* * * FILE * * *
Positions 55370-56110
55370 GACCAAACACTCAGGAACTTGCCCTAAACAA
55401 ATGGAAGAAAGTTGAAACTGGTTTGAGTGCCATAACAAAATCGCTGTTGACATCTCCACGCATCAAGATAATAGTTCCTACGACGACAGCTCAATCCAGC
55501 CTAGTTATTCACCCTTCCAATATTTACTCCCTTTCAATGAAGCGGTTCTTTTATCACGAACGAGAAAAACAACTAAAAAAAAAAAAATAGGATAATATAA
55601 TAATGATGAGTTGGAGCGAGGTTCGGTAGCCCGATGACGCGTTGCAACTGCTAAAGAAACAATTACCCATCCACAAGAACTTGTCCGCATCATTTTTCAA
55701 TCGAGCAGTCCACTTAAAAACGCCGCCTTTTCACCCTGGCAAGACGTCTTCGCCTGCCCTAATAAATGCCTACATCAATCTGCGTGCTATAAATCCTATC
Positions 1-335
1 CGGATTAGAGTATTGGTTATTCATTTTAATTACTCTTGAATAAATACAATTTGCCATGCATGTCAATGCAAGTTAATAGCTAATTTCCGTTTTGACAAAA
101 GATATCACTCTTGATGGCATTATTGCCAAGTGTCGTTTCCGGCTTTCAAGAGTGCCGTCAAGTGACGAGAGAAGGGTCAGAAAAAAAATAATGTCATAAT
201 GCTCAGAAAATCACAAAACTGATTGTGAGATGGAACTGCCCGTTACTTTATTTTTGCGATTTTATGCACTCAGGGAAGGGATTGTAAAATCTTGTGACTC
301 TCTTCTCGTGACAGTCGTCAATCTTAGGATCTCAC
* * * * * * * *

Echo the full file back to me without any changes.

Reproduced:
Positions 55370-56110
55370 GACCAAACACTCAGGAACTTGCCCTAAACAA
55401 ATGGAAGAAAGTTGAAACTGGTTTGAGTGCCATAACAAAATCGCTGTTGACATCTCCACGCATCAAGATAATAGTTCCTACGACGACAGCTCAATCCAGC
55501 CTAGTTATTCACCCTTCCAATATTTACTCCCTTTCAATGAAGCGGTTCTTTTATCACGAACGAGAAAAACAACTAAAAAAAAAAAAATAGGATAATATAA
55601 TAATGATGAGTTGGAGCGAGGTTCGGTAGCCCGATGACGCGTTGCAACTGCTAAAGAAACAATTACCCATCCACAAGAACTTGTCCGCATCATTTTTCAA
55701 TCGAGCAGTCCACTTAAAAACGCCGCCTTTTCACCCTGGCAAGACGTCTTCGCCTGCCCTAATAAATGCCTACATCAATCTGCGTGCTATAAATCCTATC
Positions 1-335
1 CGGATTAGAGTATTGGTTATTCATTTTAATTACTCTTGAATAAATACAATTTGCCATGCATGTCAATGCAAGTTAATAGCTAATTTCCGTTTTGACAAAA
101 GATATCACTCTTGATGGCATTATTGCCAAGTGTCGTTTCCGGCTTTCAAGAGTGCCGTCAAGTGACGAGAGAAGGGTCAGAAAAAAAATAATGTCATAAT
201 GCTCAGAAAATCACAAAACTGATTGTGAGATGGAACTGCCCGTTACTTTATTTTTGCGATTTTATGCACTCAGGGAAGGGATTGTAAAATCTTGTGACTC
301 TCTTCTCGTGACAGTCGTCAATCTTAGGATCTCAC